5 The percent of the total variance attributable to the prison level

Results

Participation rates and sample characteristics

The total capacity of the 29 participating prisons was 2,065. This represents 62% of the total prison capacity in Norway at the time (3,346 in 2007). At the time of the survey, a total of 1,955 prisoners resided in the 29 prisons.

A total of 1,619 prisoners were available for participation in the survey of which 123 actively refused to participate (Table 1). In 42 cases the reason for non-participation was not recorded. In the end, 1,454 prison inmates participated in the study - representing 74% of the total prison population (1,955) and 81% of the inmates eligible for inclusion (1,793). Acknowledging that 174 prisoners were not able to participate due to language/reading difficulties, current illness or solitary confinement, or pre-arranged appointments with lawyer/therapist/family, the participation rate increases to 90% (1,454 of 1,619). A total of 304 prison inmates reported that they did not, and had never previously, used any prison health services. Hence, the present study sample has satisfaction information from 1,150 prison inmates and 82% of these had used the health services recently.

Descriptive sample statistics of the prison health service users are presented in Table 2. The prisons had a mean capacity of 71 prisoners (range 13-398) and the services had a mean value of 42 prisoners per full-time-equivalent clinical position (range 14-175). All but one of the service health workers reported adequate quality regarding delivering somatic health services. Hence, this indicator did not show enough variance to be included in the later regression analysis.

In Table 4 the patients' responses on the 12 satisfaction items are presented, together with a global satisfaction item and the distribution on the questions on self-evaluated health and drug abuse. There was a tendency towards low overall satisfaction with the health services, with 41% being 'very or quite dissatisfied' on the global question.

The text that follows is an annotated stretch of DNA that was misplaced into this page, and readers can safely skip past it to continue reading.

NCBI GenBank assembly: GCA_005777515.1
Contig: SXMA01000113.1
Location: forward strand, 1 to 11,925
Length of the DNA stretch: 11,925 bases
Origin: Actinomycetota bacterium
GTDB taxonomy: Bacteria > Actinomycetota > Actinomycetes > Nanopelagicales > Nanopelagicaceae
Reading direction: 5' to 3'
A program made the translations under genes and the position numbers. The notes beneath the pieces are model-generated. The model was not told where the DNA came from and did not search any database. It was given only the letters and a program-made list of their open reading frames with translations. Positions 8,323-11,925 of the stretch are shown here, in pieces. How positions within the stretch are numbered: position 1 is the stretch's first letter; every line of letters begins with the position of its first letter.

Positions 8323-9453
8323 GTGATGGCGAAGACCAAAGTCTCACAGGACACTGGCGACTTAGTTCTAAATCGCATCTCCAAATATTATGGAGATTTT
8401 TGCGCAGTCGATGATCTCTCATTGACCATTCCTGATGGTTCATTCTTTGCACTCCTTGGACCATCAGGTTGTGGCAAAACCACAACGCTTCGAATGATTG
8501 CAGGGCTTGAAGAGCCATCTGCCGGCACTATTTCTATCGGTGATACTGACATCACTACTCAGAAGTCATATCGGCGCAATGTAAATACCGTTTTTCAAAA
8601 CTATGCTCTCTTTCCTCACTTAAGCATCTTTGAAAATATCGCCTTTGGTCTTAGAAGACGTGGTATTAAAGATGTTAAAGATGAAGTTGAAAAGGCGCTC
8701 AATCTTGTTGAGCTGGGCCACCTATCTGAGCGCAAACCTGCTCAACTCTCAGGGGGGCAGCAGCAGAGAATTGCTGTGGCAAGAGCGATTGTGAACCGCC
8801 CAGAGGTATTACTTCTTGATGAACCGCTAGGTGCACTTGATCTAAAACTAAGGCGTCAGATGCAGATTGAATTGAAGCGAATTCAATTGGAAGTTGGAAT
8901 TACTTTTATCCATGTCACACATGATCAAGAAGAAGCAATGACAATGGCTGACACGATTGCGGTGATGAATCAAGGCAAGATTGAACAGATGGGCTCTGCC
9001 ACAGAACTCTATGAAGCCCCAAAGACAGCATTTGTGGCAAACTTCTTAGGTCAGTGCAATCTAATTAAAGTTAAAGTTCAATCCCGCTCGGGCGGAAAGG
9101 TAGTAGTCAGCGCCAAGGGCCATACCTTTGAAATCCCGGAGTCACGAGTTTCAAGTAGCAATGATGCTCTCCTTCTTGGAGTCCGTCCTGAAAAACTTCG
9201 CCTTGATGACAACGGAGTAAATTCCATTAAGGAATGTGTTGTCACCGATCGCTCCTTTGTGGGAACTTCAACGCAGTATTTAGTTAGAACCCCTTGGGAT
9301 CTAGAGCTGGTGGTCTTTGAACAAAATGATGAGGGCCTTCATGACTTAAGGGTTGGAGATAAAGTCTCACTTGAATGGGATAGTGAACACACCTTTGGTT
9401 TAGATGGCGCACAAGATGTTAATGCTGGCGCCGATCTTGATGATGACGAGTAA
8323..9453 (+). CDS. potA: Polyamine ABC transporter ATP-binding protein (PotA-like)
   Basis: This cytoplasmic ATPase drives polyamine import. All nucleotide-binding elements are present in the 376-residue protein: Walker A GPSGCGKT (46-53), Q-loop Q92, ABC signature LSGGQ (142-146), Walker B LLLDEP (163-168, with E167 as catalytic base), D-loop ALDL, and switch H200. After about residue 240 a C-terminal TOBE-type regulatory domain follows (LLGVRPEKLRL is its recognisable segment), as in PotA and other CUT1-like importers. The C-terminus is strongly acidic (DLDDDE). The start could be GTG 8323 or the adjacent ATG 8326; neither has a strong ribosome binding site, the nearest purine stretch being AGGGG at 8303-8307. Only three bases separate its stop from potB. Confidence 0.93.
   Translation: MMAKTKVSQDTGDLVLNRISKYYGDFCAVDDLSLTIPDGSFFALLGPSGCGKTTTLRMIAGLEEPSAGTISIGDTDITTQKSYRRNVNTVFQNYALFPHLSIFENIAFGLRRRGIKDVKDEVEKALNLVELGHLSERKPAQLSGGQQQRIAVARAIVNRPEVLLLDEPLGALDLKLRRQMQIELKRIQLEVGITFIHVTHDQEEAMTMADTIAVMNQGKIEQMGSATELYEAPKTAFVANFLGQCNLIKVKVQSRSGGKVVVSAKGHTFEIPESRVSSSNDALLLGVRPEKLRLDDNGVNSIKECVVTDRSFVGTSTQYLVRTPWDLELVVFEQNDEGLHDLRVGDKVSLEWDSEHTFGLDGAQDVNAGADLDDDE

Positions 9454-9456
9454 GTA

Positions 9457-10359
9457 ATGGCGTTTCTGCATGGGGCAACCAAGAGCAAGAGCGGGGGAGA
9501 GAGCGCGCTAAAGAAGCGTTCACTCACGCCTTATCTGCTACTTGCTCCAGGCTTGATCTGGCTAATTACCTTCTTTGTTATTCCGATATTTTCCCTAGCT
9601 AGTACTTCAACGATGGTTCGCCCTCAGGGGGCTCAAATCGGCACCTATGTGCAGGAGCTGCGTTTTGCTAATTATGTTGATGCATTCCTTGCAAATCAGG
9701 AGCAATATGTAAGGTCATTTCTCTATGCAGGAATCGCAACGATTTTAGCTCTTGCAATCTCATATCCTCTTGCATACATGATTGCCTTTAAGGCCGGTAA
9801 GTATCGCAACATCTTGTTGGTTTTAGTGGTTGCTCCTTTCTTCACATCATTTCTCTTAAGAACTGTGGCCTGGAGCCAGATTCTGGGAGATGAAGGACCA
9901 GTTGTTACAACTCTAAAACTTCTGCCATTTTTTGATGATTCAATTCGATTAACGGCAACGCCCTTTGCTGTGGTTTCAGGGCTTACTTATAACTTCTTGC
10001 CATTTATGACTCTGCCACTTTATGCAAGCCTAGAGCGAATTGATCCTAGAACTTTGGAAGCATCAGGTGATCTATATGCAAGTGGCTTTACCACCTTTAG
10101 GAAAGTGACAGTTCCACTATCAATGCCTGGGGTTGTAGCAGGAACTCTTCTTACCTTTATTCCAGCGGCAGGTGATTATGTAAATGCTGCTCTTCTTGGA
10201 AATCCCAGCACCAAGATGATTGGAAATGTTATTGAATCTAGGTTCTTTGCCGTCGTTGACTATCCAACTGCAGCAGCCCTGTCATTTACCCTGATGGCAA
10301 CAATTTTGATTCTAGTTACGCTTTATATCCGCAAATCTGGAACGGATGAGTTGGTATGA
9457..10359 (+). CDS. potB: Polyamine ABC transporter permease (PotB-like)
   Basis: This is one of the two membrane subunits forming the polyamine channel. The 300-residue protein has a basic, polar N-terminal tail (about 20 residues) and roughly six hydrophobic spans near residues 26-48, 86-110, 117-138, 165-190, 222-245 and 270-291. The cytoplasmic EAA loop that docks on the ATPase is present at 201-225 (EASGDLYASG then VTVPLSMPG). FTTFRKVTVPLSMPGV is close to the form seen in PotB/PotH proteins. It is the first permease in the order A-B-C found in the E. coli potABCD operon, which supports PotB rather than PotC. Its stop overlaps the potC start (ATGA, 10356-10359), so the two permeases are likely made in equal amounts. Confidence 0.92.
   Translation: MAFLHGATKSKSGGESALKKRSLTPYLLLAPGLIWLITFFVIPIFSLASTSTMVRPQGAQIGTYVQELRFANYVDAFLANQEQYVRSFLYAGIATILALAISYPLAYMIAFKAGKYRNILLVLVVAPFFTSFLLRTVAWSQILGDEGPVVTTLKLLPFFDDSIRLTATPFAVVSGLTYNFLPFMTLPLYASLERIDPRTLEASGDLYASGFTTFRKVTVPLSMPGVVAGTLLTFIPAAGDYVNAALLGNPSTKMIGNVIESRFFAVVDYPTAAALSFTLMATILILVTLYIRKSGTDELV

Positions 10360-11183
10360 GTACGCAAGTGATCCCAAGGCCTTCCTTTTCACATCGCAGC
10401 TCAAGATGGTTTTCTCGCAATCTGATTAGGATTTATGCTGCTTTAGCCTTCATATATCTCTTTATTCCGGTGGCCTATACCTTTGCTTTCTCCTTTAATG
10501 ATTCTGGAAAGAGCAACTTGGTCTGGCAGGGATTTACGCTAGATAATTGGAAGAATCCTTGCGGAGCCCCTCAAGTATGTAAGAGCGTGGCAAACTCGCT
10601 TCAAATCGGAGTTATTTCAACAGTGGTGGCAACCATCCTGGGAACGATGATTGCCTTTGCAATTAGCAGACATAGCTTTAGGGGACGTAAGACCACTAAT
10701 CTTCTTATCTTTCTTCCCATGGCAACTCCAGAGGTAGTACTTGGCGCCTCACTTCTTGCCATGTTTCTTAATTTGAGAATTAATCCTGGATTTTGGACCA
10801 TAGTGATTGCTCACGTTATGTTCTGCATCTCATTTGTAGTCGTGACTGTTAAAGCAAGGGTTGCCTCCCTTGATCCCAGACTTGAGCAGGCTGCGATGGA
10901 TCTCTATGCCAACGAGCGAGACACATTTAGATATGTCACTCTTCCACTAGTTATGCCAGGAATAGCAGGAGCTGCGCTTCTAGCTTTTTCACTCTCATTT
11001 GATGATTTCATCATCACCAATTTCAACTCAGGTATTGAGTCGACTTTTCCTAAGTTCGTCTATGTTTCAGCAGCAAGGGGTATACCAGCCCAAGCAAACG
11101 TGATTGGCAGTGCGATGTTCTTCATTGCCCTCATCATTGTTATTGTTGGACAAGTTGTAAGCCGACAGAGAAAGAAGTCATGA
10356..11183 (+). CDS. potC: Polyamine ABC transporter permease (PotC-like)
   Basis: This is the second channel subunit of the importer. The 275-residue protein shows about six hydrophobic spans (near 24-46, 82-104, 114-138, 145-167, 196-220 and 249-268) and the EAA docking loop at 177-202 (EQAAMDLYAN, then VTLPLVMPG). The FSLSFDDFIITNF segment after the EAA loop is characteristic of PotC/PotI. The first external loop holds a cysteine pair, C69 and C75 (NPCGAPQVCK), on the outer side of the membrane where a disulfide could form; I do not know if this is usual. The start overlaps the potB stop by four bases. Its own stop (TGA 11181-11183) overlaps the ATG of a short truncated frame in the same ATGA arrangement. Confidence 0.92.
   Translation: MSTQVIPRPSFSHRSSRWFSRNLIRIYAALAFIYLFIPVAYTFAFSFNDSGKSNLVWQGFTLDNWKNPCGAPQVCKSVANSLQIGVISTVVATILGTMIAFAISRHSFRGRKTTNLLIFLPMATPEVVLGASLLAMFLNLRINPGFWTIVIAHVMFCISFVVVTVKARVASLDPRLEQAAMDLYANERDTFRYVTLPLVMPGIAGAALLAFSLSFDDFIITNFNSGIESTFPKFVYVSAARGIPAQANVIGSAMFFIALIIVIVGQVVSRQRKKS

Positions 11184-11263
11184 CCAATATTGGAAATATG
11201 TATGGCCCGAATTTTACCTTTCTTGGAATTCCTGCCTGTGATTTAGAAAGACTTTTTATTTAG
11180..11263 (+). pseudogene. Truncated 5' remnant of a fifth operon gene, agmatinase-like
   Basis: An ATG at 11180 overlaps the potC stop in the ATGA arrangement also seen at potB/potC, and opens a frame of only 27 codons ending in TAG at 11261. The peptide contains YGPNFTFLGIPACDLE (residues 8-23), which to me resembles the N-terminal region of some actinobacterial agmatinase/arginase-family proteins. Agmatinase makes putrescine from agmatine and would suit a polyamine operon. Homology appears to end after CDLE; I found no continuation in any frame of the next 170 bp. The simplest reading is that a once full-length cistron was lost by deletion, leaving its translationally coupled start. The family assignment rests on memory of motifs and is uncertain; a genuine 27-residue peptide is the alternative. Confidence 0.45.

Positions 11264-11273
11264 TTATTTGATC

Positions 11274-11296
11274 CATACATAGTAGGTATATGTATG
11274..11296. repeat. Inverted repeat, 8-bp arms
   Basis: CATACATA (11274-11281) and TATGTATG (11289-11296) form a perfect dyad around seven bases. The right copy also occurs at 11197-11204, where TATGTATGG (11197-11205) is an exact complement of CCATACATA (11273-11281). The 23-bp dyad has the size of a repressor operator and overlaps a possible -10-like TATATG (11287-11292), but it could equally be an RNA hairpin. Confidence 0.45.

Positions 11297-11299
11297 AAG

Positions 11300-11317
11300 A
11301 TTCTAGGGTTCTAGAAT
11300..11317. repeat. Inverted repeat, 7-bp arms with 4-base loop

Table 4

Number of respondents, mean (standard deviation) and frequencies of item responses

   

Frequency (%)

Items/scale

N

Mean (SD)

0

1

2

3

4

Patient satisfaction

       

Help with physical afflictions 1

1,085

1.56(1.27)

275 (25)

299 (28)

232 (21)

184 (17)

95 (9)

Help with mental afflictions 1

933

1.27(1.30)

365 (39)

209 (22)

174 (19)

113 (12)

72 (8)

Outcome - conversation with professional 1

995

1.55(1.10)

177 (18)

341 (34)

291 (29)

129 (13)

57 (6)

Overall treatment outcome 1

1,072

1.47(1.03)

192 (18)

381 (36)

340 (32)

117 (11)

42 (4)

Enough time for contact/dialogue 1

1,078

1.58(1.09)

187 (17)

354 (33)

316 (29)

171 (16)

50(5)

Clinicians' understanding of patient's situation1

1,084

1.61(1.17)

230 (21)

275 (25)

324 (30)

193 (18)

62 (6)

Therapy/treatment suitability1

1,077

1.36(1.10)

284 (26)

331 (31)

290 (27)

134 (12)

38 (4)

Follow-up actions carried out1

1,034

1.59(1.16)

237 (23)

235 (23)

328 (32)

182 (18)

52 (5)

Communication1

1,074

2.28(1.20)

108 (10)

168 (16)

289 (27)

331 (31)

178 (17)

Say in treatment package 1

1,043

1.35(1.14)

294 (28)

312 (30)

255 (24)

139 (13)

43 (4)

Information about treatment options1

1,070

1.30(1.21)

380 (36)

225 (21)

278 (26)

137 (13)

50 (5)

Information about psychological problems 1

1,051

1.42(1.18)

307 (29)

246 (23)

297 (28)

151 (14)

50 (5)

Total score2

1,144

38.44(22.14)

     

Overall satisfaction 3

1,131

2.67(1.22)

273 (24)

192 (17)

377 (33)

211 (19)

78 (7)

Self-evaluated health

       

Mental health 4

1,143

2.12(1.29)

159 (14)

208 (18)

319 (28)

247 (22)

210 (18)

Physical health 4

1,148

2.05(1.12)

100 (9)

248 (22)

442 (39)

210 (18)

148 (13)

Sleeping difficulties 5

1,139

2.21(1.38)

203 (18)

123 (11)

301 (26)

254 (22)

258 (23)

Drug abuse when not incarcerated 5

1,127

1.36(1.49)

530 (47)

103 (9)

202 (18)

139 (12)

153 (14)

1 0 and 4 represent the worst and best possible patient experiences, respectively.

2 0 = worst possible experience, 100 = best possible experience

3 0 = very dissatisfied, 1 = dissatisfied, 2 = so-and-so, 3 = satisfied and 4 = very satisfied

4 0 = excellent, 1 = very good, 2 = good, 3 = fair and 4 = poor

5 0 = no, 1 = rarely, 2 = yes, sometimes, 3 = yes, often and 4 = yes, all the time

The patients were least satisfied with issues regarding help with mental health afflictions, having a say in the treatment package and information. The patients were on average most satisfied with the communication with the professionals. However, even on this item 53% reported the three lowest levels of satisfaction. The total satisfaction scale had a mean score of 38 and SD of 22.